Earmarks: Where do McCain and Palin really stand?
One of the earmarks Sen. John McCain has the most fun attacking is one for studying the DNA of bears. It gets great laughs. One might assume he fought what he considered wasteful spending tooth and nail.
McCain gave that earmark a pass.
Despite the fun McCain had ridiculing the bear project on the Senate floor, he didn't actually try to remove it from the bill. He did introduce several amendments, including three to reduce funding for projects he considered wasteful or harmful, but none removing the grizzly bear project appropriations. And despite his criticisms, he voted in favor of the final bill.
In her first speech after being touched by McCain to be the vice presidential candidate, Alaskan Gov. Sarah Palin claimed she has fought long and hard against earmarks and wasteful spending. She also had a great applause line.
During her first speech after being named as McCain's surprise pick as a running mate, Palin said she had told Congress "'thanks but no thanks' on that bridge to nowhere."
In the city Ketchikan, the planned site of the so-called "Bridge to Nowhere," political leaders of both parties said the claim was false and a betrayal of their community, because she had supported the bridge and the earmark for it secured by Alaska's Congressional delegation during her run for governor.
The state, however, never gave back any of the money that was originally earmarked for the Gravina Island bridge, said [Ketchikan Democratic Mayor Bob] Weinstein and [Palin's Ketchikan campaign coordinator Republican Mike] Elerding.
In fact, the Palin administration has spent "tens of millions of dollars" in federal funds to start building a road on Gravina Island that is supposed to link up to the yet-to-be-built bridge, Weinstein said.
"She said 'thanks but no thanks,' but they kept the money," said Elerding about her applause line.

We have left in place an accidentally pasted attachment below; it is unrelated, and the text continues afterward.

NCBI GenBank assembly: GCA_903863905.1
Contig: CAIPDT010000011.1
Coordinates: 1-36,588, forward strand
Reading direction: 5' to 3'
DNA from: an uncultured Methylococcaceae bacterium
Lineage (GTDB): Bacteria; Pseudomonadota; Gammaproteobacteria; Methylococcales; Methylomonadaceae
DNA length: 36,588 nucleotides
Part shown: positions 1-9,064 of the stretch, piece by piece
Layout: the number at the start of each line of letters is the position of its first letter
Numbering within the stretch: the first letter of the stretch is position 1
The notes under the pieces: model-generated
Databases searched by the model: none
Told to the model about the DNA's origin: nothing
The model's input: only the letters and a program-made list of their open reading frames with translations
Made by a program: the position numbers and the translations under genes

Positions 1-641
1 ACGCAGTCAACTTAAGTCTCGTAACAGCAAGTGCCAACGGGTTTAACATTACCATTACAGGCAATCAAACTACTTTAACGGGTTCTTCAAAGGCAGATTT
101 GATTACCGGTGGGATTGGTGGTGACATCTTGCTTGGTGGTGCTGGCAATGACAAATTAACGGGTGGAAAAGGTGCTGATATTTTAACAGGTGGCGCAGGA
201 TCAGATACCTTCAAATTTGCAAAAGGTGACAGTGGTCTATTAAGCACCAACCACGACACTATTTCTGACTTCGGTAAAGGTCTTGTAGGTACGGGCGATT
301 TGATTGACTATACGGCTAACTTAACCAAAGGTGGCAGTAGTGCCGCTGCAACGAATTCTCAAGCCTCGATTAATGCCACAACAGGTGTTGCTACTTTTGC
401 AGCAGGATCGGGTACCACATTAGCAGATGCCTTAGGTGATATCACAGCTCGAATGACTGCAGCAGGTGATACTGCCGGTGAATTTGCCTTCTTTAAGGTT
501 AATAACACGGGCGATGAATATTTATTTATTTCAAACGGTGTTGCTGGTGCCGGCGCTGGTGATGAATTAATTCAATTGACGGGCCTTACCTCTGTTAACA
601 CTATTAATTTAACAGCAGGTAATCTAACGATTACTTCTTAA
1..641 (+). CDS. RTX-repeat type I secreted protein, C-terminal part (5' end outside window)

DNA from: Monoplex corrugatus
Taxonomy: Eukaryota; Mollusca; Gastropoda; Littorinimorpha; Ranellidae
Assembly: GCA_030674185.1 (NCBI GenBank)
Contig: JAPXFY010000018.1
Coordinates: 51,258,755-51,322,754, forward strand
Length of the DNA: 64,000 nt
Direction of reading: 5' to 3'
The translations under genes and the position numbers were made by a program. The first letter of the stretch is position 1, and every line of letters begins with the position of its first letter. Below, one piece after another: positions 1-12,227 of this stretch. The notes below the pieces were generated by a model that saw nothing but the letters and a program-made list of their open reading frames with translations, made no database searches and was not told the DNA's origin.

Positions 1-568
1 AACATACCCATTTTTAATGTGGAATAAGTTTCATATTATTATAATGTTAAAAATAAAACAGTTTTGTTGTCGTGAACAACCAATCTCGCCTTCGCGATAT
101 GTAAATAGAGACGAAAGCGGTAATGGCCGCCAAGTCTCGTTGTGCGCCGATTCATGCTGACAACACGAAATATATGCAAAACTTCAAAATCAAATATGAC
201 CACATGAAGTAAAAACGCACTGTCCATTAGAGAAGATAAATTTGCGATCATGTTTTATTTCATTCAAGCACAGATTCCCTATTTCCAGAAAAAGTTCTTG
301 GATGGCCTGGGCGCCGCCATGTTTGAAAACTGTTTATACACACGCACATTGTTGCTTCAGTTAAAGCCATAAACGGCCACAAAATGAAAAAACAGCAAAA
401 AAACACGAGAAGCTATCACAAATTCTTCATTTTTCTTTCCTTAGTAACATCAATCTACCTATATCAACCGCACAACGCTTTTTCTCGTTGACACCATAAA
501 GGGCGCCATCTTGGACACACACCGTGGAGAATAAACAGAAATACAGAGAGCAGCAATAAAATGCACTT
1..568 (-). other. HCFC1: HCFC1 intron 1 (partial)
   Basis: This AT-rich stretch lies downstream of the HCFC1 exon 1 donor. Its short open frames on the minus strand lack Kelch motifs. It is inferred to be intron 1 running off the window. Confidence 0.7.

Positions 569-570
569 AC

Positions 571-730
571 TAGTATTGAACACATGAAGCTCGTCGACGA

"People are learning that she pandered to us by saying, I'm for this' ... and then when she found it was politically advantageous for her nationally, abruptly she starts using the very term that she said was insulting," Weinstein said.
In fact, in her news release about cancelling the bridge, Palin said nothing about returning the federal funds nor did she attack "earmarks". Instead, she lamented that they were unable to get enough federal funds for from congress for the bridge and that it have been given a bad rap in Washington. It was time to rescue what earmarks she could.
“Despite the work of our congressional delegation, we are about $329 million short of full funding for the bridge project, and it’s clear that Congress has little interest in spending any more money on a bridge between Ketchikan and Gravina Island,” Governor Palin added. “Much of the public’s attitude toward Alaska bridges is based on inaccurate portrayals of the projects here. But we need to focus on what we can do, rather than fight over what has happened.”
Her own words contradict her. The money was not returned. Not only was the money not returned, she asked for more.
This year she submitted to Congress a list of Alaska projects worth $197.8 million, including $2 million to research crab productivity in the Bering Sea and $7.4 million to improve runway lighting at eight Alaska airports. A spokesman said she cut the original list of 54 projects to 31.
"So while Sen. McCain was going after cutting earmarks in Washington," said Steve Ellis of Taxpayers for Common Sense, "Gov. Palin was going after getting earmarks."
Earmarks were nothing new to Palin. McCain actually has opposed some of the earmarks she requested as mayor of Wasilla.
- $500,000 earmark for a public transportation project in Wasilla.
- $1 million for an emergency communications center in town -- one that local law enforcement has said is redundant and creates confusion.
- $450,000 set aside for an agricultural processing facility in Wasilla that was requested during Palin's tenure as mayor and cleared Congress soon after she left office in 2002.